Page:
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The Price of Real Change


This content was contributed by the authors as part of The Bridgespan Group’s sponsored Chronicle of Philanthropy supplement on ending the nonprofit starvation cycle.

In philanthropy, what does it really take to achieve the results that we and our communities seek? What can funders do to support and encourage organizations that will endure and adapt? These are the questions that we, along with many of our colleagues in the sector, have been exploring. We all share the goal of having a strong, healthy, and resilient nonprofit sector that meets the needs of our communities. This goal requires that funders take a flexible approach to providing the support nonprofits need to achieve their missions.

Nonprofits of all types — whether working in direct service, community organizing, arts and culture, research, policy, or systems advocacy — are remarkably resourceful. But often they lack sufficient funding to cover all the costs of their work. As research from The Bridgespan Group, the Real Cost Project, and the Full Cost Project shows, current grant-making approaches underfund the true cost of projects and underinvest in what nonprofits truly need to thrive. In turn, that prevents them — and philanthropy — from maximizing impact. The 2018 Nonprofit Finance Fund “State of the Nonprofit Sector” ( survey of 3,400 nonprofit leaders across all 50 states found that 62 percent cite financial sustainability as their top challenge. Eighty-six percent indicated that the demand for their services keeps rising, and nearly two-thirds reported that they cannot meet that demand. This reality deeply constrains nonprofits’ ability to deliver on their mission.

Nonprofits need to be fully supported in doing their work, meaning they need access to flexible funding and sufficient overhead funding to cover their actual costs and to adapt to emergent, real-world challenges. Often, when funders talk about providing flexible dollars, the conversations that follow revert to wanting to achieve the most impact with limited resources and restrictive foundation policies. But nonprofits need resources they deem necessary to deliver their day-to-day work. In practice, this includes:

1. Creating space for candid conversations about finance

It is critical to disrupt the inherent power dynamics between funders and grantees so that nonprofits can ask for — and receive — the resources they truly need. Funders who do this well create a space for candid financial conversations and employ empathetic listening, building upon relationships that are rooted in mutual respect and acknowledged interdependence. Within that context, and over time, funders and nonprofits can work together to create a dialogue about programmatic and organizational, as well as the foundation’s, needs and expectations.

2. Recognizing the role of culture and process

To do things differently and see the results in the communities we serve, we must also look inward and take stock of our standards and practices that may sabotage best intentions. For example, we may recognize the needs of our communities, yet our process, ingrained for decades, asks grantees for complex proposals and reporting in return for limited funding that only scratches the surface of the issue. All too often, we default to restrictive funding with narrowly defined parameters rather than taking a more expansive view of the relationship. While these internal conversations can be tough, we need to change our organizational cultures and processes, our relationship with capital, and what we require from grantees in return — and this takes time.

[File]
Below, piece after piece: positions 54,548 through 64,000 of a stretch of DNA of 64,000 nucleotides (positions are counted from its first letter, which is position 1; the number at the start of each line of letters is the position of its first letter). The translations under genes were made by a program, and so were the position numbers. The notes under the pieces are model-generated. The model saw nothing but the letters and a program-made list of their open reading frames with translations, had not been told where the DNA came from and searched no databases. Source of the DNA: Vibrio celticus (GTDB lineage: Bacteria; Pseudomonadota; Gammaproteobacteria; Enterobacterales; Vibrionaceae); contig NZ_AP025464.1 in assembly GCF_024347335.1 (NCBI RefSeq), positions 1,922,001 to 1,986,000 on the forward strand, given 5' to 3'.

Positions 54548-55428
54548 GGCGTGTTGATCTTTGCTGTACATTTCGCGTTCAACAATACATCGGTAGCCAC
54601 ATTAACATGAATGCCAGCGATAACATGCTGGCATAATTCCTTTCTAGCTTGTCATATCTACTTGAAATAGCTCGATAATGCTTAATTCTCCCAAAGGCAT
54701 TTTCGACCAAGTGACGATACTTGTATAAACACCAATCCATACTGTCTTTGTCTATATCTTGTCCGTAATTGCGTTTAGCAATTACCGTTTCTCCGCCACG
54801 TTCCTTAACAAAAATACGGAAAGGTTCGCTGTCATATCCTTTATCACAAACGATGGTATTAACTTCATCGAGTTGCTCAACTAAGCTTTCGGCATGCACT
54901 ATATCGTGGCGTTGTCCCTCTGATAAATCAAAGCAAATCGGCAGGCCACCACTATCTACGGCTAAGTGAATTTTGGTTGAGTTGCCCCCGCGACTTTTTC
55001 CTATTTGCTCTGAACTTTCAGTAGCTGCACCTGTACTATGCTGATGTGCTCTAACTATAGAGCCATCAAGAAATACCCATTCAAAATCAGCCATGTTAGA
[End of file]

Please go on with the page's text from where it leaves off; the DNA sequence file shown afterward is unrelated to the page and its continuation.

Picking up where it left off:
3. Aiming first for progress, not perfection

As funders, our sector continues to talk about the need for impact, yet we struggle with how we need to change to get there. We realize this might be challenging for many institutions, and the changes that are needed won’t happen quickly or without sustained effort. Truly achieving candor in conversations with our grantees is both an organizational and a cultural shift within institutions — and the sector. It might mean changing our grant-making structures, prioritizing additional staff training, and rethinking how we address reporting. There is no one-size-fits-all approach, and what makes sense within the context of one organization may need to be adjusted for another. But if we approach it as a journey, we can strive for progress, not perfection. To start, let’s begin having honest dialogues both internally and externally so we can move from awareness to action.

The time for us to lead this movement forward is now, and everyone — whether program officers, CEOs, or trustees — has a role to play. When we lead with our values, we are more nimble in a rapidly changing environment and are responsive to the needs of the field and the communities we serve. We can no longer wait. We invite you to join us in action.

Ellen LaPointe is president and CEO of Northern California Grantmakers, Sandi Clement McKinley leads the Consulting practice at Nonprofit Finance Fund, and Sara Davis is director of the Grants Management department at the William and Flora Hewlett Foundation.

All three authors have been involved in the Full Cost Project — an initiative launched in 2015 by Philanthropy California, an alliance of the California-based regional associations of grant makers, in partnership with the Nonprofit Finance Fund — to change perceptions regarding the types of capital that organizations need to deliver on their missions and be sustainable.


For the original full report, go to Bridgespan’s Ending the Nonprofit Starvation Cycle.

This content was paid for and created by The Bridgespan Group.

The editorial staff of The Chronicle had no role in its preparation.

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